Page 3742

3742 UNIVERSAL HISTORY-THE MODERN WORLD.

made to correct weaknesses that developed,

and many months elapsed before the motor

was really completed. Furthermore, it was

soon learned that the Liberty Motor was

not suited for battle planes but merely for

bombing planes and other heavy craft. At

the close of the first year of the war, the

Senate Committee on Military Affairs reported that the aerial situation was "gravely disappointing." A great outcry arose

throughout the country. A well-known

sculptor, Gutzon Borglum, was permitted

by President Wilson to make an informal

investigation of aircraft production and his

report was most disquieting. He attributed

the failure in part to incompetence, in part

to dishonesty and pro-Germanism in certain quarters. A later investigation made

at the President's instance by Ex-Justice

Hughes also showed that there had been

grave mismanagement, but the Hughes

report was less sensational in its charges.

American feeling regarding the aircraft

situation was stirred late in February, 1918,

by the following dispatch from an Associated Press correspondent with the American army in France:

"German aeroplanes come and go over

the American lines almost at will. The

chance of hitting an aeroplane with anti-aircraft shells is so remote that the enemy

aviators calmly fly along as if on. a pleasure

tour. They take pictures, make observations, and do virtually whatever else

they desire. It would be possible to

carry quotations from virtually every

officer at the front, urging a speedy appearance of large numbers of American aeroplanes with American pilots. There is

only one way to wrest control of the air

from the enemy-that is to fight him

for it in the sky and to relieve him of it

by force of overwhelming numbers.

"Any officer will say that the safety of

individual soldiers depends upon keeping

the enemy from doing as he pleases overhead. For days the Germans have been

flying over some towns where American

troops have been resting after periods

in the trenches. Once or twice these

daylight observation tours have been

followed the same night by visits by

enemy bombing planes. So free and

unrestricted are the German airmen that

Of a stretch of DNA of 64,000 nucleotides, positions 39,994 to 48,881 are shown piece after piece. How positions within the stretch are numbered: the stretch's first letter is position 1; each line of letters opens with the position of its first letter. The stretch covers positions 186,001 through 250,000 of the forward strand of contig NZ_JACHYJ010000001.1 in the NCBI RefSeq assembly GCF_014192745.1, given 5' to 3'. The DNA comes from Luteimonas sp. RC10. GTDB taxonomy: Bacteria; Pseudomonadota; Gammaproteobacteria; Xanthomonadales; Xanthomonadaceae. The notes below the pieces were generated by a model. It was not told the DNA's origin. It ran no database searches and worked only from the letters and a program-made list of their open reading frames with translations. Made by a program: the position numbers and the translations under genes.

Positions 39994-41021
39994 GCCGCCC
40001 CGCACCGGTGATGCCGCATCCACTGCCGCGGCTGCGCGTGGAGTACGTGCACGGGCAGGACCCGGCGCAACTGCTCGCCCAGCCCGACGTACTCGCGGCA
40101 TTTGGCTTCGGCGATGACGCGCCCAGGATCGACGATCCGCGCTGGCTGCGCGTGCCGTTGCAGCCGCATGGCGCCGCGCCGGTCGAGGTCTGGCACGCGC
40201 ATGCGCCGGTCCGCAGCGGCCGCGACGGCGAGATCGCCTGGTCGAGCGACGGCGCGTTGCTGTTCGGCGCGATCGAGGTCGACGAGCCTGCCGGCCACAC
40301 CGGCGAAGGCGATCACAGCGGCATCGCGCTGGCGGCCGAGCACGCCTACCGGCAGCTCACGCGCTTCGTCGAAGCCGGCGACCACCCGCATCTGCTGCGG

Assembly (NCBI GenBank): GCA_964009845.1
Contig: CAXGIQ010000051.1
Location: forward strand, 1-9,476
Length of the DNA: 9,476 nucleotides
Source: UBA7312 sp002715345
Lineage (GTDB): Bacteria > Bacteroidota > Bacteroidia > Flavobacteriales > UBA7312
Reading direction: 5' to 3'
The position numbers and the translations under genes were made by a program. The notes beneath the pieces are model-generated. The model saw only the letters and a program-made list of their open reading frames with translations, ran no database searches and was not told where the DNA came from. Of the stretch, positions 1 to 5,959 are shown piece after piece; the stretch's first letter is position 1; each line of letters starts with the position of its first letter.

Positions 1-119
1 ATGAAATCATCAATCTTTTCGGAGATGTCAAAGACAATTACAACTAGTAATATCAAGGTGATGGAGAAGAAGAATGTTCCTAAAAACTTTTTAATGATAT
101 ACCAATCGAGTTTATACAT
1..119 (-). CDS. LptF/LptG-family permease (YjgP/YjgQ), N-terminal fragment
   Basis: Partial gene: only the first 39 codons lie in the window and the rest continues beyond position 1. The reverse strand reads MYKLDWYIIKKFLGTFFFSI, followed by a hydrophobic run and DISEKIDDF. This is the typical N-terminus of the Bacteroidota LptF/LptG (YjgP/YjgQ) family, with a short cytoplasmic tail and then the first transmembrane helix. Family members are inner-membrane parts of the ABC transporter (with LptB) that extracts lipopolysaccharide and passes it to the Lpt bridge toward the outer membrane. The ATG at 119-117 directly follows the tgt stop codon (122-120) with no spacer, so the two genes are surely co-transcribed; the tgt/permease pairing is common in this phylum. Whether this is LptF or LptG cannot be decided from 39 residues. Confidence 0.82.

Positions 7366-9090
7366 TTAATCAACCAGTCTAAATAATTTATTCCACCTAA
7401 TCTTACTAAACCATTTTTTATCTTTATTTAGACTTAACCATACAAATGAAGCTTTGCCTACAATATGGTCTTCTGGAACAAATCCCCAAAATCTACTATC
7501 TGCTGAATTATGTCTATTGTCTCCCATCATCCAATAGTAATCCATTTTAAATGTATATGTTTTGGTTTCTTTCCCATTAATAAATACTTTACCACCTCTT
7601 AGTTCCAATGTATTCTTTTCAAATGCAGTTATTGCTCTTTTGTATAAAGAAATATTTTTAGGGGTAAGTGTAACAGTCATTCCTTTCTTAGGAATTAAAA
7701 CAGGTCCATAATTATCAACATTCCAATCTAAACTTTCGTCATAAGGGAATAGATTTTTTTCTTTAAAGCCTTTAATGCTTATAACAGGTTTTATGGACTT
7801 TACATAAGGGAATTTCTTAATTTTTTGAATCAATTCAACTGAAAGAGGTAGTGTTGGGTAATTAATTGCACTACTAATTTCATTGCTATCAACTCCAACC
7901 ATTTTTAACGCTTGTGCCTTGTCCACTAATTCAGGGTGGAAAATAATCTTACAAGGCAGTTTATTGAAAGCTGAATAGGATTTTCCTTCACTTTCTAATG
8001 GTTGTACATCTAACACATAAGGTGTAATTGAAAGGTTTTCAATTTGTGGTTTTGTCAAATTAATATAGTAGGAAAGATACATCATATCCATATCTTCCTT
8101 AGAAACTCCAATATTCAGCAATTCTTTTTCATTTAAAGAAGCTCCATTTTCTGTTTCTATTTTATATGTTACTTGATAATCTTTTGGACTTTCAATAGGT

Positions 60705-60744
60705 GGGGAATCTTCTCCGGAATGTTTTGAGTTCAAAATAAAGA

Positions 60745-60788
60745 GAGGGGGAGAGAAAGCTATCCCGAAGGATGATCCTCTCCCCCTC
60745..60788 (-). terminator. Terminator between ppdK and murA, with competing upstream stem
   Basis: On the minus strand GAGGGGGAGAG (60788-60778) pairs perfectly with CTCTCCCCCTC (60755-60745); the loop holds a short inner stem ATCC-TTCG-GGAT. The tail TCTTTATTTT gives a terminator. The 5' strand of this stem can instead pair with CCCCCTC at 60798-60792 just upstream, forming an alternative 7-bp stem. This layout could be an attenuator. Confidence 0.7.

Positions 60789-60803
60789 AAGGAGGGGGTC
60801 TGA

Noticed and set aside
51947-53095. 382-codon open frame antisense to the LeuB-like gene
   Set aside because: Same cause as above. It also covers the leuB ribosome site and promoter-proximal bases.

in some towns the commands are under

strict orders to disappear under cover

the moment a German aeroplane is sighted.

Moreover, officers say, more and more

German aeroplanes are appearing in the

sky, and in various quarters there is a

growing belief that these are the first of

the machines which the Germans have

been building to offset the large number

of expected American aeroplanes in accordance with plans announced in the United

States. Whether this belief is true or

not, the fact remains that American troops

are holding the sector and are endangered

daily because there are no American

aeroplanes with them. The question most

asked from one end of the American

front to the other is: 'When are some

American planes coming here?'"

Just before this dispatch was published,

Secretary Baker announced that the first

American built battle planes were then

en route to the front in France. These

planes, he said, were equipped with the

first Liberty Motors, and he declared

that "engine production, which began a

month ago, is now on a quantity basis,

and the peak of production will be reached

in a few weeks." His language was optimistic, but he refused to deny or confirm

the statement in the dispatch.

On April 12, 1918, a majority report

of the Senate Military Affairs Committee

painted a more gloomy picture. It declared that the evidence showed that

the twelve-cylinder Liberty Motor was

"just emerging from the development

or experimental stage." Many changes

had been found necessary. "Within the

last two months changes of considerable

importance have been made which, it

is hoped, will make the. motor serviceable

for combat planes of the defensive type

and for bombing and observation planes.

Of the 22,500 Liberty Motors ordered,

only 122 had been completed for the army

and 142 for the navy. The shipment

of motors to France, which Secretary

Baker had announced, numbered only four.

Of the engines already finished, some